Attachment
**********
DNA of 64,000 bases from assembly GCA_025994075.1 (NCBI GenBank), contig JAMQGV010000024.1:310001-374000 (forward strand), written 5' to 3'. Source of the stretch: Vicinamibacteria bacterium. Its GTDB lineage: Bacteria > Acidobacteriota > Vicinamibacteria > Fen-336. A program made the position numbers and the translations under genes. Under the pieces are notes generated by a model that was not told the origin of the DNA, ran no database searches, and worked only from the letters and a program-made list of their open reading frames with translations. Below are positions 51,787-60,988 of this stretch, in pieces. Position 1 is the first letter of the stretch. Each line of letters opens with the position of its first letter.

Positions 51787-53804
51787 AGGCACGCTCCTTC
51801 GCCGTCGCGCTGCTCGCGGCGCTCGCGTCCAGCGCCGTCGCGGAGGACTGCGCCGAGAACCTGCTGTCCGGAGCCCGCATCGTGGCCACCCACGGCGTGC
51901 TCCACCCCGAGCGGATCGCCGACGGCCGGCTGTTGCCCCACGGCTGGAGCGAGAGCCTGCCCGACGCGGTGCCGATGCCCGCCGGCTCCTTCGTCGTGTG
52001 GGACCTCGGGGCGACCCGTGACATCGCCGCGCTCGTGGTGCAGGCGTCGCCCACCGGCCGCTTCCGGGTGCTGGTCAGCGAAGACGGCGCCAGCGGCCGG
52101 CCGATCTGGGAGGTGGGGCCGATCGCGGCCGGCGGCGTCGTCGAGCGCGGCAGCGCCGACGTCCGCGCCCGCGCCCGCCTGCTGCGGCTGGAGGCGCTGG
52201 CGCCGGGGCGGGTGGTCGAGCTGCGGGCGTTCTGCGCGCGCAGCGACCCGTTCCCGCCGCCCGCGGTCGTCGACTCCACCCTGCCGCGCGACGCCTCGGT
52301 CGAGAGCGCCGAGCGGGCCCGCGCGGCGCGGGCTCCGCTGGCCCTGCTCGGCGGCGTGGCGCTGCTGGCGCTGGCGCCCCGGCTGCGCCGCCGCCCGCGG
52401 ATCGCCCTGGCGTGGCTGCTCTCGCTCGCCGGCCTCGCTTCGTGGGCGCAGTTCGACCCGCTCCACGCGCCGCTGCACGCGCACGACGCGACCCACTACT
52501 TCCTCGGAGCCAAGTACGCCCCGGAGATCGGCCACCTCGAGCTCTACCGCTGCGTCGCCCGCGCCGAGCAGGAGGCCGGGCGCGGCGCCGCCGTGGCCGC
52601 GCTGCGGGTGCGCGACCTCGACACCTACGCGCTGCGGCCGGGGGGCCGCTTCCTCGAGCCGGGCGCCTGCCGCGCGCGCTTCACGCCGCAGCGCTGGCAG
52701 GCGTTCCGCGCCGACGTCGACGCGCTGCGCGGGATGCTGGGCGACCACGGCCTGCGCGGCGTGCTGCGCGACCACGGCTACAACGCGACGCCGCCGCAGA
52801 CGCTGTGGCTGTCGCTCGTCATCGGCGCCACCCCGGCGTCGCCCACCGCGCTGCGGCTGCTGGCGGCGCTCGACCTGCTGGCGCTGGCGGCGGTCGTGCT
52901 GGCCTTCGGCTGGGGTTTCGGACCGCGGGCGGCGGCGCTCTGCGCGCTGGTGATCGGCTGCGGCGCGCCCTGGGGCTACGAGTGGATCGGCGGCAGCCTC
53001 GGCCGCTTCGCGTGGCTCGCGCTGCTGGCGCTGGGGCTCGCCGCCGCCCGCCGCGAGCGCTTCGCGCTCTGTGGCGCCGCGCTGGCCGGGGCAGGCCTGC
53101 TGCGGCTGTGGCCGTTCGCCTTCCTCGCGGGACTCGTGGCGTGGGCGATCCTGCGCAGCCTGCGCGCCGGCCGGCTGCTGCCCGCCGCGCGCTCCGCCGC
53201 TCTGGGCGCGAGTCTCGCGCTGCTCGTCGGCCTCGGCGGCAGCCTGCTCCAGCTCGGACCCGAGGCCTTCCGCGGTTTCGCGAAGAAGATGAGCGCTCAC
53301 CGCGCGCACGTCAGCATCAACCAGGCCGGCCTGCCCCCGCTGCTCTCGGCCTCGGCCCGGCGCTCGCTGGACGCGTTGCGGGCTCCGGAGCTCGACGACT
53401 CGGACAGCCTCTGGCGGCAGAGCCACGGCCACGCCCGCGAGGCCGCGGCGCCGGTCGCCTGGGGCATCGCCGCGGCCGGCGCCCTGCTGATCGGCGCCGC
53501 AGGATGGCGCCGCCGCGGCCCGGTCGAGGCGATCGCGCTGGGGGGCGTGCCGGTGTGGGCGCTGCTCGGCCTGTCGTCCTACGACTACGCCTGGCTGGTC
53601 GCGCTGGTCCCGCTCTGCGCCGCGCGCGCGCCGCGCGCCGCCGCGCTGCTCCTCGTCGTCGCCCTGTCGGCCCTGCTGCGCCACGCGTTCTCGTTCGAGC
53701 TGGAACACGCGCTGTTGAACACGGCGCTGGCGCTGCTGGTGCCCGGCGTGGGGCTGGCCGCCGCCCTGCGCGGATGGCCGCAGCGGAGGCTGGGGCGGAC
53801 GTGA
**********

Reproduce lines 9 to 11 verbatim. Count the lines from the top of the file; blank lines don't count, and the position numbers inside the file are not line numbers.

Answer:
52301 CGAGAGCGCCGAGCGGGCCCGCGCGGCGCGGGCTCCGCTGGCCCTGCTCGGCGGCGTGGCGCTGCTGGCGCTGGCGCCCCGGCTGCGCCGCCGCCCGCGG
52401 ATCGCCCTGGCGTGGCTGCTCTCGCTCGCCGGCCTCGCTTCGTGGGCGCAGTTCGACCCGCTCCACGCGCCGCTGCACGCGCACGACGCGACCCACTACT
52501 TCCTCGGAGCCAAGTACGCCCCGGAGATCGGCCACCTCGAGCTCTACCGCTGCGTCGCCCGCGCCGAGCAGGAGGCCGGGCGCGGCGCCGCCGTGGCCGC